USA TODAY US Edition

US to send 500M shots to other countries

- Contributi­ng: John Bacon, Jorge L. Ortiz, Jackie Borchardt, Elliot Hughes, Bailey Schulz, The Associated Press

Amid intensifyi­ng calls for wealthy nations to share their COVID-19 vaccine surplus with the rest of the world, the U.S. is poised to step up big time.

The Biden administra­tion will purchase 500 million doses of the Pfizer vaccine and donate it globally, The Washington Post reported Wednesday, saying an announceme­nt is expected at the G7 summit President Joe Biden is attending this week in Britain.

The administra­tion had previously said it would give away 80 million vaccine doses by the end of this month, but this new commitment is more than six times that amount. The first allotment of those 80 million doses will go mostly to countries in Latin America, the Caribbean, south and southeast Asia and Africa.

Vaccine inequality has become an increasing­ly pressing concern, and the World Health Organizati­on has warned of a “two-track pandemic” as wealthy nations inoculate large portions of their population­s and developing countries are left exposed to the coronaviru­s’ ravages.

In a June 3 report, Oxfam Internatio­nal said that of the 1.77 billion doses administer­ed worldwide to that point, 28% had gone to people in G7 nations and only 0.3% to low-income countries. Such disparity could prolong the pandemic and allow for dangerous variants to emerge as the virus continues to spread.

Pharmacist gets prison term

A former pharmacist in Wisconsin who admitted trying to sabotage more than 500 doses of COVID-19 vaccines at a time when demand for the shots was overwhelmi­ng has been sentenced to three years in prison.

Steven Brandenbur­g, 46, of Grafton admitted after his arrest in December to intentiona­lly removing the doses manufactur­ed by Moderna from a refrigerat­or for hours at Aurora Medical Center in Grafton. He pleaded guilty in February to two felony counts of attempt to tamper with a consumer product.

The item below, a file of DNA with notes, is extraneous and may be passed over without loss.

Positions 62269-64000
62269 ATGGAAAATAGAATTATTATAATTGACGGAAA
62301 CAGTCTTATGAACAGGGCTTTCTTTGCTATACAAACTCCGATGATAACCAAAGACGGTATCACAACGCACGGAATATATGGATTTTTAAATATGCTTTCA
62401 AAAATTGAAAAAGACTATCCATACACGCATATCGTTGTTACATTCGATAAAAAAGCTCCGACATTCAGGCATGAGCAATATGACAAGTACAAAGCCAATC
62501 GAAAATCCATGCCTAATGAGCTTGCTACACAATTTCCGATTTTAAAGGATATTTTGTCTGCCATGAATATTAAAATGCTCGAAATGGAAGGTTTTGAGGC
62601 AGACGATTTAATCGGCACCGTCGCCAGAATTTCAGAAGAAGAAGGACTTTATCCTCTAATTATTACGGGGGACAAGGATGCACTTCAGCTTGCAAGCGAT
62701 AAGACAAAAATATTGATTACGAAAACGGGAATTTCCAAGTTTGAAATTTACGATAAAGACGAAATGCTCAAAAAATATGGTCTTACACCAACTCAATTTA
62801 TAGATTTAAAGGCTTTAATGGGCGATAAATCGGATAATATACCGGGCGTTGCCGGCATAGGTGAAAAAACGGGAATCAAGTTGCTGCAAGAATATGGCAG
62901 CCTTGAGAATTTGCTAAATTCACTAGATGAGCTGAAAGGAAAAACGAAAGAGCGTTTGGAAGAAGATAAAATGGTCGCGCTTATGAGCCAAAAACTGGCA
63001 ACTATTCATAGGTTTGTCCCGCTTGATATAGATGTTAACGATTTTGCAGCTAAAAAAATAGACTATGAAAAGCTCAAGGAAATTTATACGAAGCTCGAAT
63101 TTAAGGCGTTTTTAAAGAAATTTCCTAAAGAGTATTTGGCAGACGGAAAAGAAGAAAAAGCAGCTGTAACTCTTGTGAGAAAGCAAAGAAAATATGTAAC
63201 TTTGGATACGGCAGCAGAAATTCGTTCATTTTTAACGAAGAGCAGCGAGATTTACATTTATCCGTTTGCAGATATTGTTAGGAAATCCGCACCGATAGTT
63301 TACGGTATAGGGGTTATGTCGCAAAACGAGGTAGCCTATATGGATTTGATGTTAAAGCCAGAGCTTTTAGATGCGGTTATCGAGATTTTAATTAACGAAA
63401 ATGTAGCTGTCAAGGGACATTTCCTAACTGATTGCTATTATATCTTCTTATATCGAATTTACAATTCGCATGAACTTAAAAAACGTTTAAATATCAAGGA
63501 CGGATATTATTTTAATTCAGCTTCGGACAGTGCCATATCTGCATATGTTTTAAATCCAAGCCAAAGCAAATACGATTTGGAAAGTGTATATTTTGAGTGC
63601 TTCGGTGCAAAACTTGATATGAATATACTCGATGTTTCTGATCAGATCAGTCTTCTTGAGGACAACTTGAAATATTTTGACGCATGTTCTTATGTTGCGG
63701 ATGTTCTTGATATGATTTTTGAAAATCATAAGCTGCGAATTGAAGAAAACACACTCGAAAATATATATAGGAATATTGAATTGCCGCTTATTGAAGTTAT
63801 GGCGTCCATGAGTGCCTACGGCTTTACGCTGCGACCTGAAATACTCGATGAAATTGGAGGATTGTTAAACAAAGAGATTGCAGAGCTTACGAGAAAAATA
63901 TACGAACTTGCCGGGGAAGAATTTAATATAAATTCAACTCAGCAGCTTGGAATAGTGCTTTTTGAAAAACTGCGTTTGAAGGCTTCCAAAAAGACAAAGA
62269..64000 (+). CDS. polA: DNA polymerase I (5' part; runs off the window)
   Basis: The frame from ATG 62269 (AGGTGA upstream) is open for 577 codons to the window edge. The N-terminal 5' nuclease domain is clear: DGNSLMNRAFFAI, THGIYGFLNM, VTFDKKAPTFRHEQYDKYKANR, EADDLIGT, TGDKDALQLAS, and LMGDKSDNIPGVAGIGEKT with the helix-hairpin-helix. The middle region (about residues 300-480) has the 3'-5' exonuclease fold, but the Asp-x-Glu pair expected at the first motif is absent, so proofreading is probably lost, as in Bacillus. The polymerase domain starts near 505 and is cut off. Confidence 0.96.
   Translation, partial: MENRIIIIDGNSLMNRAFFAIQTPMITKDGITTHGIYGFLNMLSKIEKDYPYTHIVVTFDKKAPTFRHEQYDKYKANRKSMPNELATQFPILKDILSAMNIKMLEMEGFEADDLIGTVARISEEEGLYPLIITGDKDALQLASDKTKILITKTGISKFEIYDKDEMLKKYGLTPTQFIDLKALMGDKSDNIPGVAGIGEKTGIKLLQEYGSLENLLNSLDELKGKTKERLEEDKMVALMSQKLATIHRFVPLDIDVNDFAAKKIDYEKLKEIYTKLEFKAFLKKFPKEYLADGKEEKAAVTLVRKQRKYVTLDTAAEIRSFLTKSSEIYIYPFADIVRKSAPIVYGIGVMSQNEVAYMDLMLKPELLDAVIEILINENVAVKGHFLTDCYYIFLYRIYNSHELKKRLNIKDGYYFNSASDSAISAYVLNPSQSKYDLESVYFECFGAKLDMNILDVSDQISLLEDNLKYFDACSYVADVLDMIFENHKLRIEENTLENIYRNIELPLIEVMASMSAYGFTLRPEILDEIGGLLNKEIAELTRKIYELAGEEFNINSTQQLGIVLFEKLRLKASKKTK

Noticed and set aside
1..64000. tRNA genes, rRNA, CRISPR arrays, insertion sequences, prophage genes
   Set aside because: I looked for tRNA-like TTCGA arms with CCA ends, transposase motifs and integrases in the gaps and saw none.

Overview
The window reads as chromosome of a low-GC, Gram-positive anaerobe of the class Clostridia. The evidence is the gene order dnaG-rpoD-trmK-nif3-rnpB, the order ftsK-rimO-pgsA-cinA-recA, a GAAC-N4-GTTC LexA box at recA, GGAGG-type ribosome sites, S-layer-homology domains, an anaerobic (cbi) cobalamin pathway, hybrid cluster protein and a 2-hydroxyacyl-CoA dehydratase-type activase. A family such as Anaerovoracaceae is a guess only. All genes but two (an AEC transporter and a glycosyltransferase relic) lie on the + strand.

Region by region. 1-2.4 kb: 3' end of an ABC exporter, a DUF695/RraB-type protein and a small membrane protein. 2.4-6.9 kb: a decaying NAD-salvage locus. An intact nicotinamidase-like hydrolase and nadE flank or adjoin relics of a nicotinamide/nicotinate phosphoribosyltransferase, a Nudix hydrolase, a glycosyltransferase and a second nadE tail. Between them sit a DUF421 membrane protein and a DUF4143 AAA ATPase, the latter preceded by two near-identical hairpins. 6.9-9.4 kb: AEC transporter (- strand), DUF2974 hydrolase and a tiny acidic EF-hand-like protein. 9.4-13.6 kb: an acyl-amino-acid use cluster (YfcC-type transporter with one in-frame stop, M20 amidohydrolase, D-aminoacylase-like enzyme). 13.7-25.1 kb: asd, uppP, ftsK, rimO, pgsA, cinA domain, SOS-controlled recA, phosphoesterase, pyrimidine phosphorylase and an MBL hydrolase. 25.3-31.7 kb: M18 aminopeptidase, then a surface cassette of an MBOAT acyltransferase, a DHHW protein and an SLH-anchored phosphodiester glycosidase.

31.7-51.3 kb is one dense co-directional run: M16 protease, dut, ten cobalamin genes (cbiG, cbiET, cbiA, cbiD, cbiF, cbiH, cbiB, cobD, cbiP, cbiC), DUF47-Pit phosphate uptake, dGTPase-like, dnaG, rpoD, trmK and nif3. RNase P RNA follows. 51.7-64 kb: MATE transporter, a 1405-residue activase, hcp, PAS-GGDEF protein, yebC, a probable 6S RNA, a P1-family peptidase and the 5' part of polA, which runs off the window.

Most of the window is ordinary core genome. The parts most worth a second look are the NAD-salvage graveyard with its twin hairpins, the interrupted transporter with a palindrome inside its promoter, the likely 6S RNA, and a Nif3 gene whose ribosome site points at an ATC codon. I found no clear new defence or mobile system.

His attorney, Jason Baltz, said Brandenbur­g was skeptical about vaccines in general after one of his daughters was diagnosed with eczema following an inoculatio­n at a young age.

Aurora destroyed most of the tampered doses, but not before 57 people – mostly Brandenbur­g’s co-workers – received inoculatio­ns from the supply. Those doses are believed to have still been effective, but weeks of uncertaint­y on that front created a storm of anger, anxiety and anguish among the recipients, according to court documents.

Internatio­nal travel

Federal authoritie­s are giving their blessing for Americans to visit neighborin­g countries as long as travelers are vaccinated. The Centers for Disease Control and Prevention revised travel health notices for dozens of nations to a lower-risk tier, adjusting guidance for vaccinated Americans in the process. Among the 62 destinatio­ns that dropped from “COVID-19 very high” Level 4 tier to “COVID-19 high” Level 3 tier are Canada, Mexico, Japan, Italy, France and Germany.

The CDC recommends avoiding countries at Level 4 and says visitors to Level 3 nations should be fully vaccinated. It discourage­s nonessenti­al travel to the latter group by those who are not vaccinated.

Fake shot cards circulatin­g

Fake COVID-19 vaccinatio­n cards are being sold online across various platforms, from Amazon to Telegram. Amazon has since taken down the vendor, but photos shared on Twitter show what was once live – a 10-pack of blank vaccinatio­n cards for $12.99. Some organizati­ons and states created apps and digital passports to prove vaccinatio­n, but there is no widespread practice.

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